Home Medical Waste

Medical Sharps

Medical "sharps" include hypodermic needles, syringes, and lancets. They are typically used in the home to treat people and animals with diabetes and other chronic diseases such as allergies, arthritis, osteoporosis, multiple sclerosis, hepatitis B, and HIV.

On July 1, 2012 a Massachusetts law went into effect banning the disposal of medical sharps in household waste. It is now illegal to dispose of needles, syringes, or lancets in the regular trash. Instead you are required to take any sharps to a special facility for disposal, such as the kiosk at the RTS.

Safe Storage of Used Sharps

  • Clearly label used sharps storage containers.
  • It is preferable to purchase a sharps disposal container from a pharmacy or ask your specialty pharmacy to provide you with a sharps container. (These are typically readily available if you receive your medication through the mail.)
  • If using an empty product container to store used sharps, label clearly and only use rigid plastic, such as laundry detergent. Seal securely when ready for disposal.
  • Do not store used sharps in glass bottles, soda bottles, milk jugs, aluminum cans, or coffee cans.
  • Never place containers with used needles or syringes in recycling. (You'd be surprised how often this happens.)
  • Never place sharps in the garbage.
  • Follow the requirements of the collection program where you are taking your sharps, which may include use of a pre-purchased sharps container.
  • Always keep storage containers for used sharps out of the reach of children.

Safe Disposal of Sharps

There are a variety of ways to safely dispose of used sharps:

  • At the RTS - Needham provides residents with a safe disposal opportunity daily at the RTS. Sharps in secure containers may be safely disposed of in the sharps kiosk located in the North Area of the RTS (PDF).
  • At Other Locations - Check with your healthcare provider or veterinarian to find out if they provide safe disposal options for used sharps.
  • Mail-Back Disposal Programs - Mail-back disposal programs allow home sharps users to mail used sharps to licensed disposal facilities as a safe disposal option. Such programs charge a fee for this service. Check with your health care provider or pharmacist, or search the yellow pages or Internet using key words "sharps mail-back."
  • Needle Destruction Devices - There are a number of needle destruction devices that cut off or incinerate the needle, allowing for more compact storage of used needles. Talk with your healthcare provider or look online for more information. Needles from these devices must still be disposed of though a sharps collection program.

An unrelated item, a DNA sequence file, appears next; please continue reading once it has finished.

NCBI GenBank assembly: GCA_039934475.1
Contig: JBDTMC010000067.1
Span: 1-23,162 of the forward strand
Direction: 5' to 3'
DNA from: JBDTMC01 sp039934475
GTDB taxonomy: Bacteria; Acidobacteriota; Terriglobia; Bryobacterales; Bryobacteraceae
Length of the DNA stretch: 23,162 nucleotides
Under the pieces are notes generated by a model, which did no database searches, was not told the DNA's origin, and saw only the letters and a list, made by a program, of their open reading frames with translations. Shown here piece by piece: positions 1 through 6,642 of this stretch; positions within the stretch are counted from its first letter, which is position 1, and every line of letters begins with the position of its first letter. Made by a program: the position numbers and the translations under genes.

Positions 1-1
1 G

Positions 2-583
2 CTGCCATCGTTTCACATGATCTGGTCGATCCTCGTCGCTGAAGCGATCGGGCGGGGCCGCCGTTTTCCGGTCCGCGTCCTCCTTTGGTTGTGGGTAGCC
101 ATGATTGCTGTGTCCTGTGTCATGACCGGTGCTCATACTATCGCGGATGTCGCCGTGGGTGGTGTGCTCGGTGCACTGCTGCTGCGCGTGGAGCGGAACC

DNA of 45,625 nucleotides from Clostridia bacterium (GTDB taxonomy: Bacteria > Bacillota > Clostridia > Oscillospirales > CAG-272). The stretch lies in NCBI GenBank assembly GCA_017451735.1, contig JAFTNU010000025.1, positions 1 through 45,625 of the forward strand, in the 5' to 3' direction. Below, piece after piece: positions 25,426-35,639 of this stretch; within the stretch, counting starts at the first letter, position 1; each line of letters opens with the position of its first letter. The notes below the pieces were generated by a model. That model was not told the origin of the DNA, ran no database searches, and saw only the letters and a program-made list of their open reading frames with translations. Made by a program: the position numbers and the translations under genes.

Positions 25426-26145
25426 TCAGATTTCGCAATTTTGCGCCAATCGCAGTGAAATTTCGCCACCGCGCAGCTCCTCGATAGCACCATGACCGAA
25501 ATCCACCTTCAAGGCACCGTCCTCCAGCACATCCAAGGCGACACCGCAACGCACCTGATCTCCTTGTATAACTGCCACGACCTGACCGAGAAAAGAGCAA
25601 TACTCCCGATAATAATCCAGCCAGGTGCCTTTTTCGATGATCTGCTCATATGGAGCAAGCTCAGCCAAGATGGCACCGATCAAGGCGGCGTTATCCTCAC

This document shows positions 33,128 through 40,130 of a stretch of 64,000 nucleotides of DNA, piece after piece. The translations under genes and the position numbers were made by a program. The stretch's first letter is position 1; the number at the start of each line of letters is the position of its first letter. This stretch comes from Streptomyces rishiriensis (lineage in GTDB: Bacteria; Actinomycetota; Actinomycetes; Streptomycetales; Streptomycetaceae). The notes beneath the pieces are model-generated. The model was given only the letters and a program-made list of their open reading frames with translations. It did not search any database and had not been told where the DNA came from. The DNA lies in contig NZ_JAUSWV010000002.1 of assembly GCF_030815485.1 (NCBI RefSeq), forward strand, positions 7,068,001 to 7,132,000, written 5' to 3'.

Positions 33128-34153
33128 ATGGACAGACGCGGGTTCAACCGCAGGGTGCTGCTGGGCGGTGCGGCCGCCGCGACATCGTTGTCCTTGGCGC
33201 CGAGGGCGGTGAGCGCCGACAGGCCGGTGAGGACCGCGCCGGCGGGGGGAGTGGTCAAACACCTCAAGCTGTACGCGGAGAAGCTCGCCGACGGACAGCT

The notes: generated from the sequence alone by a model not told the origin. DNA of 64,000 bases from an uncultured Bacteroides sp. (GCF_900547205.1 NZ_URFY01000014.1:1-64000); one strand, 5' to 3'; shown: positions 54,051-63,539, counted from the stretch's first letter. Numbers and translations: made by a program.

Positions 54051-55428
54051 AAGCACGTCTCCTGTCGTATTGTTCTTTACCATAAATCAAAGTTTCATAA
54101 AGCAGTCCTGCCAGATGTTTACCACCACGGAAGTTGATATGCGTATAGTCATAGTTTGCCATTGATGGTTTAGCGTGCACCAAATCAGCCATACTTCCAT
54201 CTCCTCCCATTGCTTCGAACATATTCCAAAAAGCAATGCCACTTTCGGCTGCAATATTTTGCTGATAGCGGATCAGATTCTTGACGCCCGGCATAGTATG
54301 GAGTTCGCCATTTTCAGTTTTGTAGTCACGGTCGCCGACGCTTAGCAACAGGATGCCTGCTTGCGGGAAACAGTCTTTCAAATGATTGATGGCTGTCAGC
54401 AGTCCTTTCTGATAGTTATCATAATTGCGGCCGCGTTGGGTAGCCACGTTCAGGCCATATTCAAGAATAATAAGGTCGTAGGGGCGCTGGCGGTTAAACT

Additional Information

The Massachusetts Department of Environmental Protection (MA-DEP) provides guidance about safe syringe disposal.

SafeNeedleDisposal.org provides a wealth of information on proper storage and disposal of sharps.

Contact the Massachusetts Department of Environmental Protection at 617-292-5500 or the Massachusetts Department of Public Health at 617-624-6000.

Unwanted Medications

  • Unwanted medications may be safely disposed of in Needham's yellow trash bags.1
  • Do not dispose of unwanted medication down a drain or toilet.2
  • Unwanted prescription drugs may be taken to Needham's police department 24/7 for safe disposal.
  • A drug take-back program is offered in the spring and fall sponsored by the Needham Police Department and the Public Health Department's Needham Coalition for Youth Substance Abuse. Contact the Police Department or Public Health Department for dates and details.

1 Needham's trash is taken to the Wheelebrator waste-to-energy facility in Millbury, MA where it is burned. For this reason medications in the trash do not pose a threat to the environment. In communities where trash goes to a landfill, unwanted medications disposed of in the trash may pose a threat to the environment via the leachate generated by the landfill.

2 Many medications are not filtered out in the waste water treatment process and remain in discharged water where they impact fish, plants, and other wildlife that may come in contact with it. To prevent this, unwanted medications should never be disposed of down a drain or toilet.